After your meeting with Mr. Forest, you realize you need information from other members of the executive team. Using the ABC method, draft one interoffice memo to be sent to the entire executive team. Briefly summarize in one paragraph the situation with the Roanoke Branch. Explain how the situation affects Phoenix Advertising as a company and why it demands immediate attention. In a separate paragraph explain the actions you need different team members to take (who must provide what information). Tell the team when (specific date) and how they should get the information to you (report, e-mail, etc.). Close your memo with an appropriate final line or two. Make sure you copy the president on the memo.
Part B: E-mail
If necessary, brainstorm further about your department, your staff, and the agency's policies about overtime.
Invent e-mail addresses for yourself and another person in your department. Use the company name as the "host" rather than general commercial providers like AOL or Yahoo. Include all necessary components such as the @ symbol.
Using the ABC method, draft an e-mail of three to four paragraphs in which you assign the staff person in charge of payroll to provide you with payroll statements from the Roanoke branch for the last 12 months. Use your own judgment about what, if any, information that person needs to know about the Roanoke situation to complete the task. Include a request for a summary of the agency policies and the branch policies regarding overtime and compensation/ benefits packages. Explain clearly what you need that person to do, the date you need the information, and how you want the person to convey the information to you.
Be sure you follow the format of the sample e-mail, using the new content you've written for the assignment. Use a specific subject line formatted in title case.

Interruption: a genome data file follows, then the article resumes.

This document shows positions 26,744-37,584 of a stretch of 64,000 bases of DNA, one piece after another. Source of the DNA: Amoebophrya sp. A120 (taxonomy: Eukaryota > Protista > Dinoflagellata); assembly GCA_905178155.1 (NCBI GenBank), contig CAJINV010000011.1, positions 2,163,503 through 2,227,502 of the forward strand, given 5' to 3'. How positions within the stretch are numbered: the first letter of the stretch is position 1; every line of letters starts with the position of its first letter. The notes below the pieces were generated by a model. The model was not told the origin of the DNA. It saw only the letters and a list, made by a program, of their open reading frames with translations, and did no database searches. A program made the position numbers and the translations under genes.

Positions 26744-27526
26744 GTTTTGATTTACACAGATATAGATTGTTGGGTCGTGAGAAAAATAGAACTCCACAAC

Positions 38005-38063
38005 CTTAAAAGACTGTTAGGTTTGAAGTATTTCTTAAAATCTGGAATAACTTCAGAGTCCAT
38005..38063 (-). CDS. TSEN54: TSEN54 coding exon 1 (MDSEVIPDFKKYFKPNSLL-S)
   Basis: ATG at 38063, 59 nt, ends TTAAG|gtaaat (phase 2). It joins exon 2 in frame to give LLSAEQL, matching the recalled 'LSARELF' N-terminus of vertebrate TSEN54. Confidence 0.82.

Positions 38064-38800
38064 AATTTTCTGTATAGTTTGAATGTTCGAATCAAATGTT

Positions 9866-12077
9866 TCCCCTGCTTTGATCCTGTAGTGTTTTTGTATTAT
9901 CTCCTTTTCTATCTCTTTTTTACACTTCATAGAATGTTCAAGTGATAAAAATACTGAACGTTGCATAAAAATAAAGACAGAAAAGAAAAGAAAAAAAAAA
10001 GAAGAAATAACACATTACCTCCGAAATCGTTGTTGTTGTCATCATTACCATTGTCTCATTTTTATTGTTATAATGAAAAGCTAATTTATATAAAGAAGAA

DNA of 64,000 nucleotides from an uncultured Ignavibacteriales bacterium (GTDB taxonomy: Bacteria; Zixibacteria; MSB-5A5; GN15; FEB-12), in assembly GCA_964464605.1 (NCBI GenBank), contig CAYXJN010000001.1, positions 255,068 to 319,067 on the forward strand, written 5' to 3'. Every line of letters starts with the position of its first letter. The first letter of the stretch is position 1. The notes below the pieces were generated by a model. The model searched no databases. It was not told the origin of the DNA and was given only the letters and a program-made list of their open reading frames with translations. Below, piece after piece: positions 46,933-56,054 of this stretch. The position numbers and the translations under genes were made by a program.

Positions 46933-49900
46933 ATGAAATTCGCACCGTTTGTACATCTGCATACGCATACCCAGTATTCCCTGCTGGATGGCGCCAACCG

Referring to the evaluation criteria for the exam, revise your work carefully. Check for directness, emphasis, sentence variety, and coherence, making appropriate word choices for your audience and the type of correspondence. Edit grammar, spelling, and punctuation carefully. Read through your revised memo and e-mail backwards, first word by word, then sentence by sentence, and then paragraph by paragraph.
Word by word.In this way you can locate spelling errors. Be alert you may see the word here in your essay, a correctly spelled word. But also check the words on either side. Did you mean here in terms of location or did you mean the sense of hearing?
Sentence by sentence.By looking at each group of words separately from the context, you can more easily locate run-on sentences or fragments, compare the length and structure of each sentence for variety. Also check the connections between sentences are the coherent?
Paragraph by paragraph.Locate the controlling idea of each paragraph and compare them with your primary focus for the memo and e-mail. Does the paragraph help to develop that focus in some specific way? Compare it with the controlling ideas of the paragraphs before and after it. Do they follow in logical order?
When you’re satisfied with your revisions, type your final memo; begin a new page in the same document for the e-mail. Use Times New Roman, font size 12. Format your document for left justification, and leave a ragged right margin.